Sep 7, 2023 - Technology

Pinterest taps AI to give bigger bodies more visibility

A collage image of women of varying body types

Image: Pinterest

Pinterest is using computer vision to scan the billions of image on its site to ensure visitors see a greater range of body types when they browse its service — and not just when searching for specific terms like "plus size."

Why it matters: Tech companies have begun to address longstanding gaps in the inclusiveness of their products in recent years — such as ensuring better representation across skin tone and hair type — but Pinterest is one of the first to explicitly address representation of different body types.

  • "The presence of authentic representation on a platform, without having to add size or shape modifiers to get what you want, has never been more important to the emotional well-being of young people globally," model and activist Tess Holliday said in a statement.

How it works: Pinterest started by manually reviewing thousands of images of people of varying height, skin tone, gender expression, visible disabilities and other factors.

  • From there it used deep neural networks to help embed information on various characteristics for all of its images. The technology can assess and predict a subject's body size and is powerful enough, Pinterest said, to work on images of a diverse range of body types from various angles, even where only part of the body is shown.
  • The new body type technology will be used to improve representation when searching for women's fashion and wedding-related content — the same categories Pinterest has focused on with its work on skin tones and hair types.
  • Pinterest worked with Holliday, as well as with the National Association to Advance Fat Acceptance (NAAFA) and Pinterest creators Natalie Craig, Kellie Brown and Stefany Brito, in developing the product.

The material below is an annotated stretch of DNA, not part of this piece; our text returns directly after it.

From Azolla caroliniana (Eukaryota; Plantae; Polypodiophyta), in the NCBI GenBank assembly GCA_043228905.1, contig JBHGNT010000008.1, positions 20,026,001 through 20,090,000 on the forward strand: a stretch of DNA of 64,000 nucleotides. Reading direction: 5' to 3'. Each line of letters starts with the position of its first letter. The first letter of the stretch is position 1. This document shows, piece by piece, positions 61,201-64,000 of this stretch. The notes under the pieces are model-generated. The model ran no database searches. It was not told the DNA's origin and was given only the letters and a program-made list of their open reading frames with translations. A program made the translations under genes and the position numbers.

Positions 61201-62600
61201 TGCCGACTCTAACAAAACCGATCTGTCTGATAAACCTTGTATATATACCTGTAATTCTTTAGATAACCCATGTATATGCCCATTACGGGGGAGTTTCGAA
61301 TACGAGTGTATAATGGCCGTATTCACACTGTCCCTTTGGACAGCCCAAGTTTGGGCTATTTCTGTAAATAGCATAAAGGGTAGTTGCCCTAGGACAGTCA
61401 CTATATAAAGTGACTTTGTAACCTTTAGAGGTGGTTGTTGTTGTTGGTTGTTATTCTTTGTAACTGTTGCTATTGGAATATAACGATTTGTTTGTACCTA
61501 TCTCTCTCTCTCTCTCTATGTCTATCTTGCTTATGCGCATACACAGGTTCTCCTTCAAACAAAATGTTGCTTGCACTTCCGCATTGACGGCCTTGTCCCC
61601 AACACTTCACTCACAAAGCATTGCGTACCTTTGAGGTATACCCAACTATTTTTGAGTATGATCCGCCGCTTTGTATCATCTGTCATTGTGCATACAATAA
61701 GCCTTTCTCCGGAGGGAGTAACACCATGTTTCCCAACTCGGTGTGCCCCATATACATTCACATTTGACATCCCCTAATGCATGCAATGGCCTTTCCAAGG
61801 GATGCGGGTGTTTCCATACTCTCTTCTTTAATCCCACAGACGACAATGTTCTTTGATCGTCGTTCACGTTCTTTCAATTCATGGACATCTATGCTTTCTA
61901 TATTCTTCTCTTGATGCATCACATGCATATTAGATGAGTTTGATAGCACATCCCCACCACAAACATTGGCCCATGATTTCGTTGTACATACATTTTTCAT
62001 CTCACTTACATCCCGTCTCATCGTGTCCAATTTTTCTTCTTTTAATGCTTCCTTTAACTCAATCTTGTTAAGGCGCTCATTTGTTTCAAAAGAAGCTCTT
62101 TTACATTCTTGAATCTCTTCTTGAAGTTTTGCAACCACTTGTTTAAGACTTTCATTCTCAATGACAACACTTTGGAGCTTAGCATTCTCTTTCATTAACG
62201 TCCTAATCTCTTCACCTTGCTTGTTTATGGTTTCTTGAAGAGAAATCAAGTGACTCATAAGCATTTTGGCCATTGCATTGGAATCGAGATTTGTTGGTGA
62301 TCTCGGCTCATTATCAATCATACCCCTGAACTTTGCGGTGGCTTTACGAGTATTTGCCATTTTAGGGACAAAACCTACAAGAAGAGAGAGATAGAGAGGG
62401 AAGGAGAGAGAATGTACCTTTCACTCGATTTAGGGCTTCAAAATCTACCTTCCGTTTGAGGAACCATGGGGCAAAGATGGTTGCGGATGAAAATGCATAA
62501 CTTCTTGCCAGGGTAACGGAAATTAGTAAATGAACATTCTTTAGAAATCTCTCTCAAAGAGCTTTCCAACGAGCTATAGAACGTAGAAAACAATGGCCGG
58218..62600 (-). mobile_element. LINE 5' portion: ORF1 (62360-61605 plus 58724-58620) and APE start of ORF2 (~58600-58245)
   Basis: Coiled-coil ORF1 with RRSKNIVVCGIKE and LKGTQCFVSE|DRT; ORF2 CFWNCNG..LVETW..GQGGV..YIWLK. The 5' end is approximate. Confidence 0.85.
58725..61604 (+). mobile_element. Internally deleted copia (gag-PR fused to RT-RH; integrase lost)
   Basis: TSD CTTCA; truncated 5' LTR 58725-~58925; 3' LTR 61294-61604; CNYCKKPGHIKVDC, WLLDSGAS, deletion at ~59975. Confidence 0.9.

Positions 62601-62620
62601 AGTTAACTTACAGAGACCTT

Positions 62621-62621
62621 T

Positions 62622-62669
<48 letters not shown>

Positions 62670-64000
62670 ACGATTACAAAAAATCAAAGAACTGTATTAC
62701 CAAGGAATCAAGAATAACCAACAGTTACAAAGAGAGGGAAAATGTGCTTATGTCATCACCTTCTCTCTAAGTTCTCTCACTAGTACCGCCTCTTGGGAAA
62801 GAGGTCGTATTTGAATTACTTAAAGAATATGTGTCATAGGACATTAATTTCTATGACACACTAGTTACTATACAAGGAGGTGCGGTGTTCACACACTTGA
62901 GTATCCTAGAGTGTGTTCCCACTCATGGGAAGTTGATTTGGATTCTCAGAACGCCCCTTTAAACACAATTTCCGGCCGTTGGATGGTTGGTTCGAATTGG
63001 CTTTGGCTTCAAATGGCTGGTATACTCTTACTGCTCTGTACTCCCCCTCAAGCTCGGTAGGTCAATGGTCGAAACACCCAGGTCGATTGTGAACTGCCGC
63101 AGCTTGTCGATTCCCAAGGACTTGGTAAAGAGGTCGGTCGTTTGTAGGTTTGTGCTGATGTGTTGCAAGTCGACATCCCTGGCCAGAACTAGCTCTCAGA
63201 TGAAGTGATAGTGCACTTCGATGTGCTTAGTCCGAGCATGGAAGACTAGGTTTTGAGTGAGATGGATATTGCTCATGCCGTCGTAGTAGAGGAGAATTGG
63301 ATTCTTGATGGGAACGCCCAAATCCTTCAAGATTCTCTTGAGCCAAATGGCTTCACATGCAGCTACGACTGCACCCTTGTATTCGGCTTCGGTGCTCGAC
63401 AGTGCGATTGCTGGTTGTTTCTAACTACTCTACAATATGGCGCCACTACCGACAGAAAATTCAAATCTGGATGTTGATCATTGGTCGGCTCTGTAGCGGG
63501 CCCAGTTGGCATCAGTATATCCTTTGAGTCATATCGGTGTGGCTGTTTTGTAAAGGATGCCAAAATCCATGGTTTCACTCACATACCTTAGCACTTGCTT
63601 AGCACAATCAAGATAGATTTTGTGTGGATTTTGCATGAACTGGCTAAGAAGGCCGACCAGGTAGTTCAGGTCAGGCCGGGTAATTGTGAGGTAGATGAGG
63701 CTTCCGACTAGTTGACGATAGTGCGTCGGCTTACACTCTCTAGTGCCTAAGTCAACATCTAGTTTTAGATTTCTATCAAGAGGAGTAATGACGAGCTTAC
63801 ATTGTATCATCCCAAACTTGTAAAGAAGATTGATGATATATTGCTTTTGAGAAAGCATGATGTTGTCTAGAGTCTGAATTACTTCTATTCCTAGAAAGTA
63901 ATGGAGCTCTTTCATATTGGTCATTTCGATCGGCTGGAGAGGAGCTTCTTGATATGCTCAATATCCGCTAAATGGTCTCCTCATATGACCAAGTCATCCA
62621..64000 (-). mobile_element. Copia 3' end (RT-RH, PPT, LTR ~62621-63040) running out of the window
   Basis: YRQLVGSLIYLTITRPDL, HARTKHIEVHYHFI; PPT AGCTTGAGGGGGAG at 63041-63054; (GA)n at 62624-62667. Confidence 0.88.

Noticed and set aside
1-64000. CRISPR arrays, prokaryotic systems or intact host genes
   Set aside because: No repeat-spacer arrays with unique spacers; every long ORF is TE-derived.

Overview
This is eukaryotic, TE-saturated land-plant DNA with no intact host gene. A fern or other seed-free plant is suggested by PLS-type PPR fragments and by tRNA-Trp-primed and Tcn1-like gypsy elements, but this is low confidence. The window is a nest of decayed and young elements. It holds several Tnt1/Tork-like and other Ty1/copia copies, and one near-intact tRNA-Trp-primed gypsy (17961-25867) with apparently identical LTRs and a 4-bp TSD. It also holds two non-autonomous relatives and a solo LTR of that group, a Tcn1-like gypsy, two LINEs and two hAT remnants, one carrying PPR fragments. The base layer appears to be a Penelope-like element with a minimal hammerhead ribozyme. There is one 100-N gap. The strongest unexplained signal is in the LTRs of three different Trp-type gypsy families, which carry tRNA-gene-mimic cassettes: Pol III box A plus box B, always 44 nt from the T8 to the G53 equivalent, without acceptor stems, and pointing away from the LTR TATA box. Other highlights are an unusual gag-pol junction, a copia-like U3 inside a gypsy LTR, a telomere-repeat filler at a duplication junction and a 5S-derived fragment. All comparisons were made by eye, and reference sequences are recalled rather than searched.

What they're saying: "At Pinterest, we believe that inspiration begins with inclusion," Pinterest chief product officer Sabrina Ellis said in a blog post. "With the powerful addition of our new body type technology to our suite of inclusive AI efforts, we have improved representation of different body types on the platform by 5x across women's fashion related searches in the U.S."

Between the lines: While Pinterest's technical work was consequential, perhaps its most radical breakthrough was deciding larger bodies needed better representation at all.

  • Social media sites have been widely criticized for encouraging an unhealthy focus on thinness, in some cases even censoring images of larger women in poses and outfits deemed appropriate on smaller people.
  • Pinterest said it heard from its users that the recommendations they were seeing didn't reflect real-world diversity of body types. The company also noted a YouGov study that found that three-quarters of U.S. adults believe the media promotes an unattainable body image for women.
  • "We know that social media spaces can be especially hard for larger people," NAAFA chair Tigress Osborn said in a statement. "Working with Pinterest to ensure that larger bodies are shown in search results signals to users of all sizes that everybody and every body deserves to be included and inspired. We hope our work with Pinterest will inspire other companies to join the movement as well."

Zoom out: Pinterest is not alone in trying to ensure its products are more equitable, though its effort is one of the first to address body size.

  • Snapchat has done pioneering work in making its camera more inclusive by better representing darker skin tones.
  • Google has also made accurately capturing darker skin a key focus, especially with its Pixel phone. The feature became a staple of Google's advertising for its devices.
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